‘Karitane, New Year’s Day’

An ancient fugue echoes
echoes from the beach near
the steep hill at Waikouaiti
across the bay towards

Karitane as another receding
tide near Old Head Street
exposes a feast of fresh
clams. Red-billed gulls and

caspian terns in saturnalia,
but still they squabble and
dash in bursts, their lowered
necks across drying sand.

An old man with
a bright blue t-shirt and
a bright yellow life-jacket, who
gently paddles an undersized

purple sea kayak. A
dog looks on. I guess
you could say that it’s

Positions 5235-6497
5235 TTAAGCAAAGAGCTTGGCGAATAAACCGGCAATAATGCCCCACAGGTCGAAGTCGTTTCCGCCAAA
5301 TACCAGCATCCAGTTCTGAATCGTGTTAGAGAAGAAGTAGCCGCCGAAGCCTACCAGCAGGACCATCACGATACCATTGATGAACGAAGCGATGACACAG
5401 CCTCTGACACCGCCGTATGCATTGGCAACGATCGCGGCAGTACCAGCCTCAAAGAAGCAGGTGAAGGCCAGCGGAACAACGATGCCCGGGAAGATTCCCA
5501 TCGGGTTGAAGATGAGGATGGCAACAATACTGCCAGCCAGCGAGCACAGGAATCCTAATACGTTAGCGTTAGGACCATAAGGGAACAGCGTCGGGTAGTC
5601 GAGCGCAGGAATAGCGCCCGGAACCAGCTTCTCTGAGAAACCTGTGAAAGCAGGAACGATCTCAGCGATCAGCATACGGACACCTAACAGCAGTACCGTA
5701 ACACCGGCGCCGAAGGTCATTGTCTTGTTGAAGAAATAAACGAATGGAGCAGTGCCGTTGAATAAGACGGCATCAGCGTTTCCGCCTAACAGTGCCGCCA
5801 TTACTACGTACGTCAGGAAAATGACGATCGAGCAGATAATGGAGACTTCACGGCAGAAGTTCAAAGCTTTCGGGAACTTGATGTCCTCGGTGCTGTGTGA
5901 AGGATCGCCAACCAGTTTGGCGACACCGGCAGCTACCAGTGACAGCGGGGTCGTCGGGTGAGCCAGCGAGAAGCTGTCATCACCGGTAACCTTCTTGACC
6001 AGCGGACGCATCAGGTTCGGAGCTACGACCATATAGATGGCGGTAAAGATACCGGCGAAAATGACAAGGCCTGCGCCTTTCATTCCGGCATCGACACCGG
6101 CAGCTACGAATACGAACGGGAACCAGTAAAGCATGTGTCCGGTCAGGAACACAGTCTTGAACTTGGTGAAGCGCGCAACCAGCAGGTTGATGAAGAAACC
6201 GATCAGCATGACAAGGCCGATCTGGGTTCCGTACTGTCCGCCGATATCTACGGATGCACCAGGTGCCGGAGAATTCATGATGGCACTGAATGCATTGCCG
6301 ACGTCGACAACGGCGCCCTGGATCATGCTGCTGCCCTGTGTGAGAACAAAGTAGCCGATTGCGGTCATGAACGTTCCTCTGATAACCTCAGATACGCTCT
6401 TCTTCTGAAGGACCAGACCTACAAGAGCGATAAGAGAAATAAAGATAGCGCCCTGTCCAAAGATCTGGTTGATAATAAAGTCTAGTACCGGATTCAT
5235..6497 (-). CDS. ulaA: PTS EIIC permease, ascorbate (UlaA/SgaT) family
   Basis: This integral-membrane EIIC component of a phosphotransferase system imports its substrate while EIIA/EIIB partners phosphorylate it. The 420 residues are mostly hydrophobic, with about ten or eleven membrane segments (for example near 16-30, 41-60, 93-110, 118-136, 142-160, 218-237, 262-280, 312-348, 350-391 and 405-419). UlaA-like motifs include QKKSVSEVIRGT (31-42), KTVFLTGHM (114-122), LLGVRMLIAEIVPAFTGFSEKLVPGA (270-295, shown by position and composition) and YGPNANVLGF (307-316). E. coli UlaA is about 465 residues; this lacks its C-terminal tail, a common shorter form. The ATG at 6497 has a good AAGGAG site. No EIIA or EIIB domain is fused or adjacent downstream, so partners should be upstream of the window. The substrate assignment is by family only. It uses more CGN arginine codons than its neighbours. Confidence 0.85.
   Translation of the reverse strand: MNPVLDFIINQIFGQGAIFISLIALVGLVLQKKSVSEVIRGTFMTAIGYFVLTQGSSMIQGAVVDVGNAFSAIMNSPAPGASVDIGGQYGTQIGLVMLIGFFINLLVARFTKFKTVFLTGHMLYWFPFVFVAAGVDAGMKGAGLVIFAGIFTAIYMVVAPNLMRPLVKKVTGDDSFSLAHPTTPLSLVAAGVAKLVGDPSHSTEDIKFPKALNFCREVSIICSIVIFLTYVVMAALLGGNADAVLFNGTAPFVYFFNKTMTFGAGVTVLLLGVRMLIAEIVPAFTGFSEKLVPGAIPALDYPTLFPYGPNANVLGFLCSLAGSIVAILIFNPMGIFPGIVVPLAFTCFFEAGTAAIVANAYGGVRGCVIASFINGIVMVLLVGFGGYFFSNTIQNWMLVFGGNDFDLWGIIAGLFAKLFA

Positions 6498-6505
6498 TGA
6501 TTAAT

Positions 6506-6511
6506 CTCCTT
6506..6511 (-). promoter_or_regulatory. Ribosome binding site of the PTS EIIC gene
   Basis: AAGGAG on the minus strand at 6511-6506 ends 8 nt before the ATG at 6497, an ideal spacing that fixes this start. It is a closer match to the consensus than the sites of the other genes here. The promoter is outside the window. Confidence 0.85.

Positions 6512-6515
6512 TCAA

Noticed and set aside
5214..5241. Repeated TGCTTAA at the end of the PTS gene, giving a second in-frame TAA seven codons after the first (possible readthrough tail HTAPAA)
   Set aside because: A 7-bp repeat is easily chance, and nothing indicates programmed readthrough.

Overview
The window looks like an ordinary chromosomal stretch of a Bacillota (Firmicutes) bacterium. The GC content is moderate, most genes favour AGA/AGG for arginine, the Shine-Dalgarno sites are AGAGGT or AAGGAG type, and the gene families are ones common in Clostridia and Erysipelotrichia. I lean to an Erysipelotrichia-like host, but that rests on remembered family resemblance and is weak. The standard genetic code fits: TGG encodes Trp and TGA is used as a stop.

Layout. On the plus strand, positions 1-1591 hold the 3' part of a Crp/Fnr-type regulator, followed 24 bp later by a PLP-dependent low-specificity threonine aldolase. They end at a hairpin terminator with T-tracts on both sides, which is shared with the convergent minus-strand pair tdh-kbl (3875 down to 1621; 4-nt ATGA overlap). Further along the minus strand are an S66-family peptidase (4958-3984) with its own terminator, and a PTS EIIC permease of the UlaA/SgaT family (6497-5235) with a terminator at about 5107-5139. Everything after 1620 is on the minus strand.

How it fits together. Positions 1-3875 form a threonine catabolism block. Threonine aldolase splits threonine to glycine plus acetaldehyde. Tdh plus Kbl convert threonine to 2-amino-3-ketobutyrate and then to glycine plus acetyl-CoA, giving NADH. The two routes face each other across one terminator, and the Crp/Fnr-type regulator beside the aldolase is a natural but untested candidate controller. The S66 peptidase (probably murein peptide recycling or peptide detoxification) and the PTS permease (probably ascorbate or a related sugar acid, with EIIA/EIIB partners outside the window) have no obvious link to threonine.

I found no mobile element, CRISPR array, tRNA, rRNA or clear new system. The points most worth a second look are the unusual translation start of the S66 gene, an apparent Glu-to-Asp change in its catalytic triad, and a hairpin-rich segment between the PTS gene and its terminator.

unimpressed. And a dozen

or so kids drop
baited lines from the pier
now also looking remarkably hopeful,
though less than was

true an hour ago.
And as the wind picks
up, a woman with calves
like boab trees waddles

past with a fluffy
dog far too energetic for
such a place, and the
water’s surface begins to

break. It is afternoon
after all – the time for
tide’s turning and a welcomed
coolness from the stinging

Otago sun. The auditory
and the gustatory notes creep
towards the repeat bar.

© Jason Goroncy
1 January 2012


  1. Lots of great internal rhymes, Jason. The sort of poem that needs repeated readings to get to hear all the sounds going on in it. Love the unimpressed dog!


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